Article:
ENERGY in the Borders - be it renewable, the conservation of or management of it - will in future be the responsibility of the Borders Energy Agency, a new charity organisation.
The case for establishing the Borders Energy Agency was put to Scottish Borders councillors yesterday (Wednesday), who were told that the region is aiming to be a leader in sustainable energy. And the first step towards this is to create a one-stop shop for individuals, businesses, schools and community groups providing advice, information, education and training and support on all energy matters, while at the same time promoting renewable energy and energy conservation.
Both the UK and Scottish Governments are committed to developing a low carbon economy, and SBC’s chief executive Tracey Logan and their director of environment Rob Dickson support the idea of the region becoming a market leader.
In a report to councillors they said: “The Scottish Borders cannot delay in preparing for the inevitable move towards less carbon intensive activity, and must position itself to take advantage of this as an early adopter.”
Their vision is that: renewable energy businesses will locate themselves in the region; while others will be attracted to move here because all electricity is generated from renewable sources; a re-skilled workforce will have better job opportunities; and the low carbon energy produced by wind, hydro, ground source, waste and solar will all be done so without damaging the landscape. The expectation is that local communities will become more self sufficient and sustainable.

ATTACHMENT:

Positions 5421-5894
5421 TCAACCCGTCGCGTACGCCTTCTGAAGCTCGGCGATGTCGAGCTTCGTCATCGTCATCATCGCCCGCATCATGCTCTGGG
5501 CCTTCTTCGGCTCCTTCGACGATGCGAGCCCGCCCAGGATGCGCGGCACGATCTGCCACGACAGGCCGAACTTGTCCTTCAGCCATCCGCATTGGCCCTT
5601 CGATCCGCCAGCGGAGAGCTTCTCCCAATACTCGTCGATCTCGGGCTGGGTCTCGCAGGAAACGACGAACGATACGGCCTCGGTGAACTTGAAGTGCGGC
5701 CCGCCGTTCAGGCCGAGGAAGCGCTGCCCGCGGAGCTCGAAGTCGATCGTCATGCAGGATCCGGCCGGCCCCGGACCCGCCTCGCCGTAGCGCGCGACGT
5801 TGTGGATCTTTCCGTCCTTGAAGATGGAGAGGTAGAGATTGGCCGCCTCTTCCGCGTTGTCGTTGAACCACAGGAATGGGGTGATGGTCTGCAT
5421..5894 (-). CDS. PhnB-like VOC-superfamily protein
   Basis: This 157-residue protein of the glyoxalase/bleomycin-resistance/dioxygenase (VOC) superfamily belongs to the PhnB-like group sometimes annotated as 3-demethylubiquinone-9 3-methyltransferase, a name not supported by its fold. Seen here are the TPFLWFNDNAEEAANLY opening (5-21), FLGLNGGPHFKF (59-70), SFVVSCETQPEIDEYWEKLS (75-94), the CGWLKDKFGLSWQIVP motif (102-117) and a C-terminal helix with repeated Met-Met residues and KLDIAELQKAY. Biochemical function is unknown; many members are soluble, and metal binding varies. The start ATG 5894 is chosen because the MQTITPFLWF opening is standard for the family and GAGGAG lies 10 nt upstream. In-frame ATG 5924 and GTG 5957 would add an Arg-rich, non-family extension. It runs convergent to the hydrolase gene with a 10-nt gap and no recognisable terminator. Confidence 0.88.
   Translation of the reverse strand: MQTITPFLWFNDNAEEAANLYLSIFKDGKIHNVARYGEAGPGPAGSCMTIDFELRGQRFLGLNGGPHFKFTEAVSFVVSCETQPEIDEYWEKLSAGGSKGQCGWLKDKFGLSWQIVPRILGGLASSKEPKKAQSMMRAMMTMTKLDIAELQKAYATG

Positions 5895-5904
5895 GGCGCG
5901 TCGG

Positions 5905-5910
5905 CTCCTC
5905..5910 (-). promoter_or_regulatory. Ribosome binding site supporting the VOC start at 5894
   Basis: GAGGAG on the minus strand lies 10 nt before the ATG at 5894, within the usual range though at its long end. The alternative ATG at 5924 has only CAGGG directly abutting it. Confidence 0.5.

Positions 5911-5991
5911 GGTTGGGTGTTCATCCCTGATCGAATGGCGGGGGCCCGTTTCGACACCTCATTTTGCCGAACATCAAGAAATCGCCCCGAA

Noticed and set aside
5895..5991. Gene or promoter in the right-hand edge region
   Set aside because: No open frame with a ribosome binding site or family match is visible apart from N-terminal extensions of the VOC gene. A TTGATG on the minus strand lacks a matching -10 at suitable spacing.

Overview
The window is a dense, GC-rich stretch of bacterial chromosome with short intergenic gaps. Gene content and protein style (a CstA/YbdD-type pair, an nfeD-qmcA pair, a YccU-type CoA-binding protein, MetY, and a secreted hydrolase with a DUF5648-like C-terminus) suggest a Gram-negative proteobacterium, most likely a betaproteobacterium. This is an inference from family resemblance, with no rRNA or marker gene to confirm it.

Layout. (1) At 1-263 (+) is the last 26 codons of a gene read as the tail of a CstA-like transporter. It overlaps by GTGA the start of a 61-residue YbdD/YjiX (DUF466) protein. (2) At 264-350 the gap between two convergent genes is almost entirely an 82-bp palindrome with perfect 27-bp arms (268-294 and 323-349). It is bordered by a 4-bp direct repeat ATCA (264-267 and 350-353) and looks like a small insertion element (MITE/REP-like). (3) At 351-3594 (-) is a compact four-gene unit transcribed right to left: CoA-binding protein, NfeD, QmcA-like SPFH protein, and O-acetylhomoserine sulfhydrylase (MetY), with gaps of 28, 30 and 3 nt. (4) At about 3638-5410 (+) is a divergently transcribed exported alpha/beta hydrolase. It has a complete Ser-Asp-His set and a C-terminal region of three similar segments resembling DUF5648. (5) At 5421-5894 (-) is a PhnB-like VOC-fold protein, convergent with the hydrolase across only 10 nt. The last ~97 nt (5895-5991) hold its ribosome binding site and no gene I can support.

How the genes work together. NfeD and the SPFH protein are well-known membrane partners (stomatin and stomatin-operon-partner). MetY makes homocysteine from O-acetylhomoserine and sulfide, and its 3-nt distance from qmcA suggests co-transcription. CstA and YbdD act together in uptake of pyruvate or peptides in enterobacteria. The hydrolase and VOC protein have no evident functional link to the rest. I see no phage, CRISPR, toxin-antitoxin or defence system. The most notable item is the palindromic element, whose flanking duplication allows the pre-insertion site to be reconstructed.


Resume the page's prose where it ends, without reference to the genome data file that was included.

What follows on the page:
“The establishment of a Borders Energy Agency will support a range of council objectives, and it is intended that although the organisation will be wholly independent, it is important that the council should recognise, support and empower the Borders Energy Agency,” added Ms Logan and Rob Dickson.
“There are specific service areas which could in future be delivered jointly, including: fuel poverty/home energy advice; carbon reduction advice to communities; energy management advice on public buildings.”
Success of the agency will be judged by: the number of local companies entering the renewables market; the number of new jobs created, the training opportunities provided; the number of projects supported; the number of renewable installations; the number of individuals,businesses and community groups given advice; the number of education visits and events undertaken; and carbon reduction.
Funding of the Borders Energy Agency is yet to be finalised but the council is already talking to the main energy companies who operate wind farms in the region and asking for them to contribute funding in the same way that they do for communities - by providing funding for the period of the typical lifespan of a wind installation which is 25 years.
And there is an expectation that BEA will take a role in helping to ensure that more equitable arrangements are agreed between communities and wind farm developers.
Talks have also taken place with two banks specialising in renewables funding, plus national and local agencies and bids are also likely to be made to the Climate Challenge Fund and various EU programmes to help fund the agency. The BEA will also earn income from the services it will provide to business and fees from conducting energy audits, providing training, acting as an agent for other organisations.
The business plan for BEA concludes: “The drive towards a low carbon economy, renewable energy and energy conservation is certain to continue and BEA should prove to be a model which can be transferred to other areas across the country and to similar agencies across Europe and beyond.
“Development will necessarily be linked to the amount of funding available.